Bump app draws buzz at CTIA

iPhone users swap contact information with a fist bump

SAN DIEGO -- A free iPhone social networking application called Bump, which lets users quickly share personal contact information and photos, created a buzz at the CTIA International wireless conference.

Bump, from Bump Technologies Inc. in Mountain View, Calif., first appeared in March, and was distinguished as the billionth download from Apple Inc.'s App Store. Thanks to that achievement, it was prominently featured in an iPhone TV ad and drew the attention of iPhone users -- and six months later, the level of attention seems to have multiplied.

Bump aroused the curiosity of analysts and technology buffs at CTIA partly because of the way it uses AT&T Inc.'s network and the iPhone's built-in GPS functionality and sensors to help users share their contact information.

The Bump allows two users who have loaded the app onto their iPhones clench their devices in their hands and then tap their hands together in a gentle fist bump to begin the exchange of information stored in each phone.

A bartender at a CTIA party who noticed mobile phone executives playing with phones in the crowd remarked that Bump is his favorite iPhone app. "I don't know how it works, but you just bump another person, and it works," he said.

So, how does it work?

IDC analyst Scott Ellison said most Bump users mistakenly believe the device transmits the data over the air via Bluetooth or an infrared signal. However, the app actually relies on AT&T's 3G cellular or EDGE networks or Wi-Fi to transmit the data between phones.

The Bump FAQ gives more details about how the phones identify each other and how each knows that the other is ready to transmit data.

According to the FAQ, the Bump app runs on the iPhone and a matching algorithm runs on a server in the cloud. The app on the phone uses the sensors on the phone to "feel" the bump, sending that information to the server. The algorithm responds to bumps from phones globally and pairs up phones that "feel" the same bump, and it then routes the contact information between the two phones in the pair. The process takes less than 10 seconds.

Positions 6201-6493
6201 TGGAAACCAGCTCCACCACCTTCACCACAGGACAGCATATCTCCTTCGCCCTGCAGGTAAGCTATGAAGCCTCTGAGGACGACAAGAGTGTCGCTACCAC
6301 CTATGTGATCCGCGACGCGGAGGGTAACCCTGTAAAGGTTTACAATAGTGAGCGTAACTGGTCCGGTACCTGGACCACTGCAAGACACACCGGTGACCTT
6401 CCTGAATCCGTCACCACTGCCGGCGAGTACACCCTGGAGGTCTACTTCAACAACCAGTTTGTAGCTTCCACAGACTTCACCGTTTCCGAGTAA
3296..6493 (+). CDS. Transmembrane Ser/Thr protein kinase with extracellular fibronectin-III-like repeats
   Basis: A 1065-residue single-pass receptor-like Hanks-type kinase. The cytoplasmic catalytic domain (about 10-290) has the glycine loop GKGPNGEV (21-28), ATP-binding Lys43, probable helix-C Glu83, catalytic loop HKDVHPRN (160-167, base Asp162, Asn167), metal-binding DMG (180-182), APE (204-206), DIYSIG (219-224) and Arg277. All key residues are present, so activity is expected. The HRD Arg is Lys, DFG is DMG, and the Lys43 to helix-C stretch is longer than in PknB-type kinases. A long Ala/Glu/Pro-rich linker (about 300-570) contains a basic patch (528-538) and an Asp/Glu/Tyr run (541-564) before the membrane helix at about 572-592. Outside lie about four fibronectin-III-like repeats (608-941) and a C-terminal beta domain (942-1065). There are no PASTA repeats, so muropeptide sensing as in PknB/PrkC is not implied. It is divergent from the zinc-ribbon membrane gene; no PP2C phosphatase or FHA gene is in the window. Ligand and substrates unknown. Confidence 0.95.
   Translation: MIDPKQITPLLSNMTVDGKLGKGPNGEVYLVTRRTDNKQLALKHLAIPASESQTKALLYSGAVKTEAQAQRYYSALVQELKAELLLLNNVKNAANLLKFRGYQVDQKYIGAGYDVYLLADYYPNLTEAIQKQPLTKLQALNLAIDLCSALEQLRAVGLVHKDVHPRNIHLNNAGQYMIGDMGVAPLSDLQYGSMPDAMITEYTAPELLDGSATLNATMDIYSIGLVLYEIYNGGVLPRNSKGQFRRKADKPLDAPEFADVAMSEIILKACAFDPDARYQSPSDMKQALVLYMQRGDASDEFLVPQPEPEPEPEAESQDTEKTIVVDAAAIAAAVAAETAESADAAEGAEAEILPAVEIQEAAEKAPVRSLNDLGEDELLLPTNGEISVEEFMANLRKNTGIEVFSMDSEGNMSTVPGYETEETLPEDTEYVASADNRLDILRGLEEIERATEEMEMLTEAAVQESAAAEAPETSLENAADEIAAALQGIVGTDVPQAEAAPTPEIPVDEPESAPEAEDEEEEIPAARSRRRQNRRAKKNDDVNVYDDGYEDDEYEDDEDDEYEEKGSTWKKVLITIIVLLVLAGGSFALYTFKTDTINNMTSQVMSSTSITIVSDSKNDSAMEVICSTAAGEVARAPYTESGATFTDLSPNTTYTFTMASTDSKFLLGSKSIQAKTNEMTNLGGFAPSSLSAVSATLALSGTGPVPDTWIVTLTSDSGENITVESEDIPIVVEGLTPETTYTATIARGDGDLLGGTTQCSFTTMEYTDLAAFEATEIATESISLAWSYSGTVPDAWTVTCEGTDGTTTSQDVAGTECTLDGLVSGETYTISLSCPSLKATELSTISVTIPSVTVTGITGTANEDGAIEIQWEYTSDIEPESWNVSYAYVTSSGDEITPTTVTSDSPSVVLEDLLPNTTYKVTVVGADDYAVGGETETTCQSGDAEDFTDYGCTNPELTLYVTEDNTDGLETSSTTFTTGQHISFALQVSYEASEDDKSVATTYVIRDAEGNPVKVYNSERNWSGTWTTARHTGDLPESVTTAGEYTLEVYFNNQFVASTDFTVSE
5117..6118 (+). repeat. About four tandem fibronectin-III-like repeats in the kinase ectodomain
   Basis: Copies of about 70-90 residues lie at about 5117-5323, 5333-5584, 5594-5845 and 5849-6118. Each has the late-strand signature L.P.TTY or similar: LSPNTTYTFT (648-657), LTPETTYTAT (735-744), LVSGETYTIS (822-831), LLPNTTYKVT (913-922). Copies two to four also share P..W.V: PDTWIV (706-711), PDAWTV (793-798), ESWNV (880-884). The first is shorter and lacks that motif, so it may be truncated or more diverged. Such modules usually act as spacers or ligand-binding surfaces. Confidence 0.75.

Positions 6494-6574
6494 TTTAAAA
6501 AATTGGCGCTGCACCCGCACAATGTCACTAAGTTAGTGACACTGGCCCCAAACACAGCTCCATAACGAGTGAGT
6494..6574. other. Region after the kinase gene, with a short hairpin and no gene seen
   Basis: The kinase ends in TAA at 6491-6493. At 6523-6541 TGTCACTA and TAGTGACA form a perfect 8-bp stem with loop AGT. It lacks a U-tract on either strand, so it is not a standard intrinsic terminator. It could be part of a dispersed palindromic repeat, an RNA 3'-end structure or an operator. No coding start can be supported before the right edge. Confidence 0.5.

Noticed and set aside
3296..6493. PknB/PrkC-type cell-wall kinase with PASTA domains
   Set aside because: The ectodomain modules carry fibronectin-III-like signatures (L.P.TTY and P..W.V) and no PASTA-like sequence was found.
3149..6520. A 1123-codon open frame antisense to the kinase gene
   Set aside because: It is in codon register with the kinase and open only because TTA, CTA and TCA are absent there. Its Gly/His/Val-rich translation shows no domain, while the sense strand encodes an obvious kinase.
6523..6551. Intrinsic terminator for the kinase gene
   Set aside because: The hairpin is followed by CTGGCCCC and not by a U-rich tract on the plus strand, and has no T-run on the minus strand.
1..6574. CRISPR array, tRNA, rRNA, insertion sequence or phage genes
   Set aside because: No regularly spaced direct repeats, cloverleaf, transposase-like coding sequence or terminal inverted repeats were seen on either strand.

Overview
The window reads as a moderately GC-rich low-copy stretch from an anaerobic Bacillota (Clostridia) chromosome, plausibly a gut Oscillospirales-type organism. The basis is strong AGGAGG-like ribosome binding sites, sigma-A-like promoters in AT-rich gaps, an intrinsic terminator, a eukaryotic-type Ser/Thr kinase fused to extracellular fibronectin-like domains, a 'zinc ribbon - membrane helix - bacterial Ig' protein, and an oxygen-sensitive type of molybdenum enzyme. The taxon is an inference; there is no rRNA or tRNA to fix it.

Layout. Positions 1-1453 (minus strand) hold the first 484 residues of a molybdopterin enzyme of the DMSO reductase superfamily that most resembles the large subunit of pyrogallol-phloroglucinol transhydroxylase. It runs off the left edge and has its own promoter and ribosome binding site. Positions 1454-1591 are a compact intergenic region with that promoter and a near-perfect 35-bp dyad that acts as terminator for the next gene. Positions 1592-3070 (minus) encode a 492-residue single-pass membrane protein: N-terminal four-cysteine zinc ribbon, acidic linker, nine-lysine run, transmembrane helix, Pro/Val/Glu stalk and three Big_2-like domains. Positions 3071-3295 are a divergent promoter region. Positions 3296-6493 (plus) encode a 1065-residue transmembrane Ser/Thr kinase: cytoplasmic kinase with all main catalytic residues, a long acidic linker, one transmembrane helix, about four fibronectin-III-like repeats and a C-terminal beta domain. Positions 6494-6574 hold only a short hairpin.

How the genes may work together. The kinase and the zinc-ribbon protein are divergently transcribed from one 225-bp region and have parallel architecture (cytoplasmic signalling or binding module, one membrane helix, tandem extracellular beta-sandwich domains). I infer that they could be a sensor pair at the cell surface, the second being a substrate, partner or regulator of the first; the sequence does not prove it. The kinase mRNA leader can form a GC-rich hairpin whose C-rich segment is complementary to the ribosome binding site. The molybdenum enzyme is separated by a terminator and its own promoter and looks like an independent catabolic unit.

Ellison said that Bump relies on GPS to give the location of each phone, but it also uses the iPhone's accelerometer, which detects movement.

The FAQ says that if two pairs of users bump their phones at the same time and in close proximity to each other -- at a crowded party, for example -- and the server can't identify the specific matches, the pairs will be asked to bump again.

The communications between the phones and the server are encrypted for greater security. Once a bump is made, the server will find the two phones that felt the bump and then ask each one to transmit the contact information, but nothing else, the FAQ says. If both users confirm that the match is correct, the information is sent to the other party.

Bump Technologies said that it plans to keep the basic version free for the "entire foreseeable future" and that it is working to make the app available for other smartphones equipped with sensing technologies "in the near future."

The Apple App Store includes a variety of customer reviews that show how Bump is used. One comment, by someone identified as Paddledave, says the app is "great if you are in a bar and too drunk to trade contacts." Another by a user dubbed cwinfoseeker says, "it's cool but it would be way better if u could bump music and apps with ur friends."

Ellison said the Bump is "very, very snazzy" and is a good example of the capabilities of emerging mobile technologies. But he also said he foresees a time when "bump brawls" could break out at parties, and he's not completely kidding. "What if somebody basically says 'Hey baby' to a woman [with a bump], and her husband or boyfriend is standing nearby?" he said.

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